Testimony: Āmítuófó! (阿弥陀佛) 🙏🙏🙏 Great thanks, to all Dharma brothers and sisters, who practised Niànfó (念佛) to dedicate merits (回向功德) to me during my double bypass surgery (at National University Hospital in December 2020), which resulted from a ‘casual’ visit to a polyclinic for a blood test.
I would like to share a Niànfó experience during my post-operation recovery-monitoring phase in the ICU (Intensive Care Unit). After breakfast, I would close my eyes to practise silent (i.e. mental) Niànfó (默念) in my mind. On the second morning, something unusual happened…
As you know, there is only one patient per ICU room. However, in my head then, the sound of the Āmítuófó’s name became louder and louder, until it became unbearable. I had to open my eyes before the sound of my Niànfó became normal again.
The proof was literally ‘loud and clear’, that I was not doing Niànfó alone; as there were many others also doing Niànfó together with me, with its blessings coming from many directions. (Perhaps, the extra loud volume was to advise me to Niànfó with my eyes open, to prevent possible drowsiness, especially just after eating?)
With this amazing experience, I truly believe that with sincere daily Niànfó, we are in the good hands of Āmítuófó and various other Dharma Protectors (护法), both seen and unseen.
My operation went very smoothly. With only three nights spent in the ICU, and one night in a normal ward, (which is together a shorter stay than the usual seven days), I returned home after that. Such is the power of Niànfó. Thank you again!
Āmítuófó, 🙏🙏🙏 D. Yee
16 February 2021
Notes:  The wonderful experience is an inner variation of the outer phenomenon of ‘Heavenly Music Filling The Sky (or Room)’ (天乐盈空/室), with the ‘music’ being the name of Āmítuófó’s name, and the ‘sky’ (or ‘room’) being the mind. (This can perhaps be called ‘The Buddha’s Name Filling The Whole Mind’ [佛号满心].)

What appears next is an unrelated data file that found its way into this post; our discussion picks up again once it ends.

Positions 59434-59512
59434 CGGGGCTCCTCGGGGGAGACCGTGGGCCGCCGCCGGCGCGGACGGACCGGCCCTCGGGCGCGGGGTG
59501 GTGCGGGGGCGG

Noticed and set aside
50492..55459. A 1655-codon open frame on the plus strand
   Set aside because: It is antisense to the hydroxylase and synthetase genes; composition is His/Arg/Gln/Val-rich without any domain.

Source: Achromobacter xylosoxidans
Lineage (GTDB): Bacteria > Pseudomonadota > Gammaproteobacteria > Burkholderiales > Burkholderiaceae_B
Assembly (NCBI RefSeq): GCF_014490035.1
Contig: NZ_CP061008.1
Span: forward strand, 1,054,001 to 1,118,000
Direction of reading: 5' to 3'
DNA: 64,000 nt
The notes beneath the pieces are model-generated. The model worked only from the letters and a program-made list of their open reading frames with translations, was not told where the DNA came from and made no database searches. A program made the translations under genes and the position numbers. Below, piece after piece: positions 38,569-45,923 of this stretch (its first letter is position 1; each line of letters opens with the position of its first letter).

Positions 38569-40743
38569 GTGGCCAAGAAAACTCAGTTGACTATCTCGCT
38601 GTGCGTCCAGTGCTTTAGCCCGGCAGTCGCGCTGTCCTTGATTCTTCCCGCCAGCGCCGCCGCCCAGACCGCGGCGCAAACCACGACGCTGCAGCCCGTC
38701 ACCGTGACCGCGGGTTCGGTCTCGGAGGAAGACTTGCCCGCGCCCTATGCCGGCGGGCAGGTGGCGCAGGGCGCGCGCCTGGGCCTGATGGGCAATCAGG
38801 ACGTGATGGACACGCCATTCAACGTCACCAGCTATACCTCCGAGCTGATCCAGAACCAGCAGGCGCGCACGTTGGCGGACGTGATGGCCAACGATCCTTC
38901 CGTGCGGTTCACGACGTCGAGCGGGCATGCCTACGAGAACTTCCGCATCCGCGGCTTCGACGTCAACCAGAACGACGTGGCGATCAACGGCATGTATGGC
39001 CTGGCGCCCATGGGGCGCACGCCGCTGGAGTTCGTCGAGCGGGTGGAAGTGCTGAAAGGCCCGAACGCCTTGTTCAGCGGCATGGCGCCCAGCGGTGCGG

This is an encouraging auspicious sign (瑞相), that can be experienced when well and alive during daily practice too, not only during support-chanting (助念) for the dying and recently departed.
 When we are setting a good example by doing our best to practise Niànfó sincerely, other than connecting (感应) to Āmítuófó, it is natural to also incidentally connect to some other noble beings (i.e. 圣者: Enlightened Ones) and ordinary beings (i.e. 凡夫: Unenlightened Ones), whom we have karmic affinity with (有缘), seen and unseen, to inspire them to also practise sincerely, and to support us sincerely. Even when we are not yet medically dying, their chanting along is also a form of support-chanting, to encourage our everyday practice, (although we are all technically dying gradually, once reborn here).
Even with silent Niànfó, our minds doing so can be read by Buddhas, Bodhisattvas (菩萨), Pratyekabuddhas (缘觉), Arhats (罗汉), gods (神), ghosts (鬼) and beings in the bardo state (中阴身众生). Āmítuófó’s light can also be seen by them, with its many blessings (for healing and such), and for protection from all evil beings.
Knowing this, we should have great peace (大安) and bliss (乐) when we practise Niànfó with a deep sense of refuge for life (皈命), with no need to have any fear at all. Connecting to the great blessings of Āmítuófó, who is also connected to all other Buddhas, many Great Bodhisattvas (大菩萨) and good gods (善神), Niànfó is the safest spiritual practice possible.
 Even without such auspicious experiences (yet), what described can still be happening without our knowledge when we practise Niànfó sincerely. Such experiences however, do further assure us that we are practising correctly.